Friday, March 17, 2017

FAVORITE CRAYONS

Remember back
when you
first began

to read
books that weren't simply
handed to you,

and
you came
across those weird words?

Easy, even
pretty to look at,
but hard to pronounce

ones,
such as ego
and unorthodox.

Some that tasted
like dry, brittle
bricks in your mouth—misanthropic,

intrigue,
counterintelligence,
for instance.

And naturally, those words
that shimmered
and slid

down around and in between
the moist
folds of your brain,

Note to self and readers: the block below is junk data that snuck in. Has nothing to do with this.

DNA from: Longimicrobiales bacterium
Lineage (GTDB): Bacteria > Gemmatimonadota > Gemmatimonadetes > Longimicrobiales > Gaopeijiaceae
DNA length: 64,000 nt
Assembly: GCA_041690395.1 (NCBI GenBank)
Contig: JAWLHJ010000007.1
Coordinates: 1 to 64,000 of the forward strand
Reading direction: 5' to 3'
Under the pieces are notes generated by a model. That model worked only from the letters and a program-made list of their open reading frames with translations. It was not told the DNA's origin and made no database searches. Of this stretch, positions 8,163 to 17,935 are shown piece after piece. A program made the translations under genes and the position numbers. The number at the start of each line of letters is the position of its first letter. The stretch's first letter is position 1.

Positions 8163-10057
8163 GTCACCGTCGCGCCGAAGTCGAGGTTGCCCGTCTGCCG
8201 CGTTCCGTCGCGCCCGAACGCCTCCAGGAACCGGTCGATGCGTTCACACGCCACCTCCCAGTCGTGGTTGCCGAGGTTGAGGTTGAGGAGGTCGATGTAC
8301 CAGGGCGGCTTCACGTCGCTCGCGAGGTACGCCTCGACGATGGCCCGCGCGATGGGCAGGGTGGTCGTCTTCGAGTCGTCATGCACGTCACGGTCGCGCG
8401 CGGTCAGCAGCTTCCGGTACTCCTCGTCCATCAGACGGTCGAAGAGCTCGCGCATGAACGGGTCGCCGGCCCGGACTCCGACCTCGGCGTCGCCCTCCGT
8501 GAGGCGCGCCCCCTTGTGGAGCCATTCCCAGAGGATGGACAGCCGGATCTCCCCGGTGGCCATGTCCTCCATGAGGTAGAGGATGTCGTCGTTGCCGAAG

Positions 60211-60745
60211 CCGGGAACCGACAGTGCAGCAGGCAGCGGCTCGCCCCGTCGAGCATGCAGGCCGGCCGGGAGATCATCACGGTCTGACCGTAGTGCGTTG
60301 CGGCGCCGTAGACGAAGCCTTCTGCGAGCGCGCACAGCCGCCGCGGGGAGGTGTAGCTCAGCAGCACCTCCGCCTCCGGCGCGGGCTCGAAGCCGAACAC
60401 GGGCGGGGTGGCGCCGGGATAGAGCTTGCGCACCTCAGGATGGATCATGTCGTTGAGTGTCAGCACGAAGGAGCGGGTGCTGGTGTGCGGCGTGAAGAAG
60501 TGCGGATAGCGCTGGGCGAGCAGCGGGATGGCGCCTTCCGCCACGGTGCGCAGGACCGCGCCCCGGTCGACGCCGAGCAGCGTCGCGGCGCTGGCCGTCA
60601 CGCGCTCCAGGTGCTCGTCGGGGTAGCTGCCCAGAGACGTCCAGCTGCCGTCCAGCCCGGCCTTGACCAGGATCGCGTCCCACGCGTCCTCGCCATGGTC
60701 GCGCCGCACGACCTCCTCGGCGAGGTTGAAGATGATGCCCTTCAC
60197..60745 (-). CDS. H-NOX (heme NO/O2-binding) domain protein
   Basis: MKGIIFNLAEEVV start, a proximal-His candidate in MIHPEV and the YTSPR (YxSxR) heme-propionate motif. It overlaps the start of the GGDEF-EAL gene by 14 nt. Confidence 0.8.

stimulating it
in a way that was
excruciating

precisely
because it felt so nice?—ones
like guile

and callow,
impressionist 
and furtive

curt
and agnostic.
Remember

not only when you read them,
but when you
first—understood? Not

what they meant,
but the way it felt
to collect things like that.

To keep them
and to hold
smell and save

and never use them,
like your favorite crayons
in an old cardboard box?

And how they made you
feel better?
Less alone,

less afraid
to dominate
your own disdain.

But then,
after a while,
and as more

and more strange
ideas were hurled out at you,
you realized

that eventually, you'd have to
pick yours up and
use them?—

realized
that silence, for you,
could never be

a shield—not when it
when it already made
such a good sword.

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